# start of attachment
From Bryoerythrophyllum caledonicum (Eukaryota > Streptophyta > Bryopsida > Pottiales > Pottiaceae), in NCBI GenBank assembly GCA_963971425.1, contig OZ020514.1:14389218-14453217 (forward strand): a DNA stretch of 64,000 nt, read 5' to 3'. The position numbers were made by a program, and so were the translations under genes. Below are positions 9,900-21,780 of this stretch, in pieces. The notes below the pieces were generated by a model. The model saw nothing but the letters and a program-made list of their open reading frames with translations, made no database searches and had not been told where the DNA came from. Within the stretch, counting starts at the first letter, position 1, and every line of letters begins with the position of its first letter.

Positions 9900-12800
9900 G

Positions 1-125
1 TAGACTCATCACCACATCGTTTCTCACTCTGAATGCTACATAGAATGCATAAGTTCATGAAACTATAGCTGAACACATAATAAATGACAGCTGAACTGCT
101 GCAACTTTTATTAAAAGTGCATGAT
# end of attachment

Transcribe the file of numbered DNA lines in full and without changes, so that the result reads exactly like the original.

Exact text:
From Bryoerythrophyllum caledonicum (Eukaryota > Streptophyta > Bryopsida > Pottiales > Pottiaceae), in NCBI GenBank assembly GCA_963971425.1, contig OZ020514.1:14389218-14453217 (forward strand): a DNA stretch of 64,000 nt, read 5' to 3'. The position numbers were made by a program, and so were the translations under genes. Below are positions 9,900-21,780 of this stretch, in pieces. The notes below the pieces were generated by a model. The model saw nothing but the letters and a program-made list of their open reading frames with translations, made no database searches and had not been told where the DNA came from. Within the stretch, counting starts at the first letter, position 1, and every line of letters begins with the position of its first letter.

Positions 9900-12800
9900 G

Positions 1-125
1 TAGACTCATCACCACATCGTTTCTCACTCTGAATGCTACATAGAATGCATAAGTTCATGAAACTATAGCTGAACACATAATAAATGACAGCTGAACTGCT
101 GCAACTTTTATTAAAAGTGCATGAT